Friday, January 15, 1999
Sleaze or Entertainment?
You know comments like the ones you made in your last SLAM! article make me sick. It's people like you that make the internet wrestling sites a horrible place for WCW fans... It makes us WCW fans sick to see sites, which are supposedly devoted to all of wrestling and then have reporters who love the WWF badmouth WCW... Don't badmouth the WCW because you want them to be like the WWF. There's simply more people that like the Jerry Springer "shock value" TV that the WWF has, than the traditional wrestling of the WCW. It's cool, I don't mind. I love WCW and I probably always will. So please, as long as you write articles for complete wrestling sites, don't try and bring down WCW in them. Us fans would appreciate it.
Roger L Harford Jr.
Many people in the World of professional wrestling believe that the World Wrestling Federation is the pinnacle of execution, creativity and talent. In their love of the WWF they overlook all the glaring problems of that company and wholeheartedly denounce any and all of the competition. Sure there are fans of both the WWF and World Championship Wrestling but for the most part there exists some sort of competition between fans of either company, who simply cannot enjoy one without attacking the other.
With the WWF thoroughly beating the WCW in ratings as of late, many have been quick to applaud the WWF's angles and matches while constantly deriding the efforts of the WCW and it seems from the fan and critic approval, that the WWF can do no wrong. While the WCW has received a number of criticisms in this column (and all completely deserved), it is time to be fair and take an objective look at the WWF (although there will be no such scrutiny of the ECW, as it is beyond reproach).
With the WWF hiding beyond the excuse of Sports Entertainment and the incorporation of more Hollywood or Soap Opera like story lines, the question of Sleaze vs. Entertainment must be addressed. The most glaring of which has been the miscarriage angle that has been played-out between D-Lo Brown and Marlena on Raw over the past two weeks.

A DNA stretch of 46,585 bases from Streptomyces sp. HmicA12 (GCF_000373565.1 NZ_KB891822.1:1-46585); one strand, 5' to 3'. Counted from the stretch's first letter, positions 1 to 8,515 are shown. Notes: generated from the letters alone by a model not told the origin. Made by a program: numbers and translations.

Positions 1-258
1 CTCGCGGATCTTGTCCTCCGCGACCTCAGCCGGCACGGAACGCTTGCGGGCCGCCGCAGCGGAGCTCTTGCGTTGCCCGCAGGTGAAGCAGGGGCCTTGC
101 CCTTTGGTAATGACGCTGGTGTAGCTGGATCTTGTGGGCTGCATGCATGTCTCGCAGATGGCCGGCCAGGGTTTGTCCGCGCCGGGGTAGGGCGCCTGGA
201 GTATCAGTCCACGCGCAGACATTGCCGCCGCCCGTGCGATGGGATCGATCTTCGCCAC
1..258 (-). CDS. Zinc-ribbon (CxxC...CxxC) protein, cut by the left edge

For those who are unaware of this angle, Marlena fell off the ring while interfering in a match involving D-Lo and lost her unborn baby. Now, since she was never pregnant this wasn't really a big deal to many watching, however the moral implications and how this will now affect wrestling can only be guessed at. Wrestling is a fantasy, it creates the illusion of violence but no one is supposed to get hurt and no one ever dies, ever! Killing, even a fake killing, of something as taboo as a child is morally disgusting and unheard of in the WWF.
The fact that the WWF now condones infanticide is disturbing enough but what's next? When a wrestler is leaving the WWF can he/she now be killed as a convenient way of explaining their absence? Of course this is an extreme example but it's used to make a point. Moving wrestling into the nineties with more aggressive interviews and explosive/Hardcore matches is one thing but opening up the Pandora's box which is mortality is a cross the WWF doesn't want to bear.
Sex has also been employed more openly in recent months in the WWF especially with the women and the results are definitely mixed. While Sable is probably a strong role model for other females how does the WWF justify the Pretty Mean Sisters angle, sure it's entertaining but the basic premise is that two rejected women get together and take out their frustrations on the unintelligent men of the WWF.
Whether it's entertaining or not isn't the question, the angles PMS have been featured in have been sleazy, vulgar and tasteless and aren't going to stop any time soon. Also, we have Chyna introducing a drag-queen into the equation with Mark Henry without spoiling the angle lets just say it's going to go further than the Mark Henry gerbil angle, is this entertainment or is this smut? And what the hell does any of this have to do with wrestling?